What next for Hong Kong’s democracy movement?

Hong Kong (dpa) – Hong Kong lawmakers on Thursday successfully blocked a Beijing-backed election reform package that triggered the biggest unrest in years in the Chinese territory.

Legislators voted to reject the controversial plan that would allow the direct election of the city’s next leader only from a list of candidates pre-approved by Beijing.

Yet instead of relief the mood is sombre among the city’s pro-democracy activists, with groups divided on which next steps to take.

Thousands of protesters are expected to join an annual pro-democracy march on July 1, but another prolonged protest is unlikely after last year’s 79-day sit-in failed to draw any concessions from the central government.

The Federation of Students, a key leader of the Occupy protests, are now weakened after four universities quit the union in February.

The Thursday vote leaves in place the current system, where a 1,200-person committee of Hong Kong’s economic and political elite selects the next chief executive, rather than the estimated 5 million eligible voters in the city.

Democratic Party lawmaker Albert Ho said he hopes Beijing will engage in talks with Hong Kong lawmakers to reboot the election reform process.

“There is a lot of tension in Hong Kong arising from this political reform controversy and our society has never been so divided,” he said.

“It is imperative for all those concerned to sit together and try to find a way out of these political quandaries,” Ho told dpa.

But another pan-democrat – as pro-democracy parties and activists are known – Labour Party leader Lee Cheuk-yan, said such talks would be “meaningless” if Beijing refuses to change its approach.

“We are more than willing to engage with Beijing as long as they stop trying to dictate the terms and instead respect the views and aspirations of Hong Kong people,” Lee told dpa.

China has promised direct elections in the future and agreed to govern Hong Kong under the principle of “one country, two systems,” where the former British colony would enjoy a high degree of autonomy for 50 years until 2047.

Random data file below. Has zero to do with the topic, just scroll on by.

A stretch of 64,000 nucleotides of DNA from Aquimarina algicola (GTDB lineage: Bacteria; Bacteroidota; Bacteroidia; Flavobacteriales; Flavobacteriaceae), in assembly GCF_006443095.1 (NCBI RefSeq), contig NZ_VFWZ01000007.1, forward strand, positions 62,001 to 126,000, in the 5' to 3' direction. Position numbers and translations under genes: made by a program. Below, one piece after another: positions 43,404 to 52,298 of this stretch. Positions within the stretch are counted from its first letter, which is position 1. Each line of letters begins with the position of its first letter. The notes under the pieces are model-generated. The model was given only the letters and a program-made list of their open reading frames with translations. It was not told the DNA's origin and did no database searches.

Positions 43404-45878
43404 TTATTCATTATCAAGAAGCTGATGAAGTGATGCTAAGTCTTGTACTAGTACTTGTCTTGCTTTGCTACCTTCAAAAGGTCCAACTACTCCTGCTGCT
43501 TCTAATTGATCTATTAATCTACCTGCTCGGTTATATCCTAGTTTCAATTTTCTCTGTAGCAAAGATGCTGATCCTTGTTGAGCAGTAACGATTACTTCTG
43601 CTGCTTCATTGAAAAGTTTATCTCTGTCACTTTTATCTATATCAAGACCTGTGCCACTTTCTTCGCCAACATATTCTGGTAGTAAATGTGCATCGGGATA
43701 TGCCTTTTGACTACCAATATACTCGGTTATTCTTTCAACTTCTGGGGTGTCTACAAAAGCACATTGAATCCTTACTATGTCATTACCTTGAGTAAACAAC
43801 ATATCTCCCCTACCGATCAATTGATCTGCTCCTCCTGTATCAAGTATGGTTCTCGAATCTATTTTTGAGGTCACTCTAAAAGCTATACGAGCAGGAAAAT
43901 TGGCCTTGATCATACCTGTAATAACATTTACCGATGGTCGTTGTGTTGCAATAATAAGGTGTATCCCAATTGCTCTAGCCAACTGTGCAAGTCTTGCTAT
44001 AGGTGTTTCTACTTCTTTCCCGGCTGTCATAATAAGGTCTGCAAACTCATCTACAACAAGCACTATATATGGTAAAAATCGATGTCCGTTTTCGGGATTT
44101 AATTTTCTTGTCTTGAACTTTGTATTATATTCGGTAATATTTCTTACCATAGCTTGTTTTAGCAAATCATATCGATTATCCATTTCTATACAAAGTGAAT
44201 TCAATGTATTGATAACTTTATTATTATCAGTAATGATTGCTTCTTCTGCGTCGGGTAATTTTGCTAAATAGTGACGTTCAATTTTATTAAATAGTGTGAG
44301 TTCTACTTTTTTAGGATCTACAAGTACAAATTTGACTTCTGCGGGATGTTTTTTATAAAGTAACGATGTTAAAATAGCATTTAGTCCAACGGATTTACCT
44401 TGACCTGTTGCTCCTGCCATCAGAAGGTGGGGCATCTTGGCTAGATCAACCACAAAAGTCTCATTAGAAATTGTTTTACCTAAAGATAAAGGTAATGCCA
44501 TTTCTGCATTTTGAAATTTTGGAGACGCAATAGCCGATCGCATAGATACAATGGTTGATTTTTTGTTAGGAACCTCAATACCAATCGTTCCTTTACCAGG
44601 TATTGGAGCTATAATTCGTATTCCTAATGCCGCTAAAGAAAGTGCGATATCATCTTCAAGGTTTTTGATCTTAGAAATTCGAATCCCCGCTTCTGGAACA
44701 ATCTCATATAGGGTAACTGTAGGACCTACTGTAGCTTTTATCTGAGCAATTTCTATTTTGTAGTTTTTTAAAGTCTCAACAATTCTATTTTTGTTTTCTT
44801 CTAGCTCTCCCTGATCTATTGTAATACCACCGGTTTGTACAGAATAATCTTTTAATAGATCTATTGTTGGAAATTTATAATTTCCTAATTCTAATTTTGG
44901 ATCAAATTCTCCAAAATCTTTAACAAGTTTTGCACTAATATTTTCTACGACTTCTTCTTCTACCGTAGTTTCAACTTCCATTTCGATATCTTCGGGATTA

But activists fear Beijing will refuse to make any further efforts to fulfill these commitments.

“We just don’t know whether Beijing will have any flexibility in this matter,” said Edward Chin, a Hong Kong hedge fund manager and convener of the group 2047 Hong Kong Monitor.

“There’s been no sign that China is interested in genuine democratic reform. I think Hong Kong people will just keep getting more and more frustrated,” Chin said.

Shi Yinhong, professor of international politics at the People’s University in Beijing, said the central government “will never give in.”

“The city had an opportunity to reach a big milestone in its democratic development. But Hong Kong didn’t want it. You dont want it? Then that’s it.”

University of Hong Kong constitutional law expert Michael Davis said pan-democrat legislators will now be under pressure to explain their decision to voters in upcoming District Council and Legislative Council elections.

“Pro-Beijing groups will pour in a lot of resources and use many tactics to try to drive us out in next year’s election,” Lee said.

A small but growing separatist movement in the city also threatens to tarnish the image of pan-democrats.

Ten people were arrested and six brought to court for allegedly planning to set off explosives in the city before voting began.

Members of the alleged conspiracy were said to be part of a previously unknown group identified as the National Independent Party.

Emily Lau, chairwoman of the city’s Democratic Party, had stressed non-violence during deliberations in the Legislative Council, saying: “We don’t want independence, we don’t want a revolution, don’t want bloodshed.”

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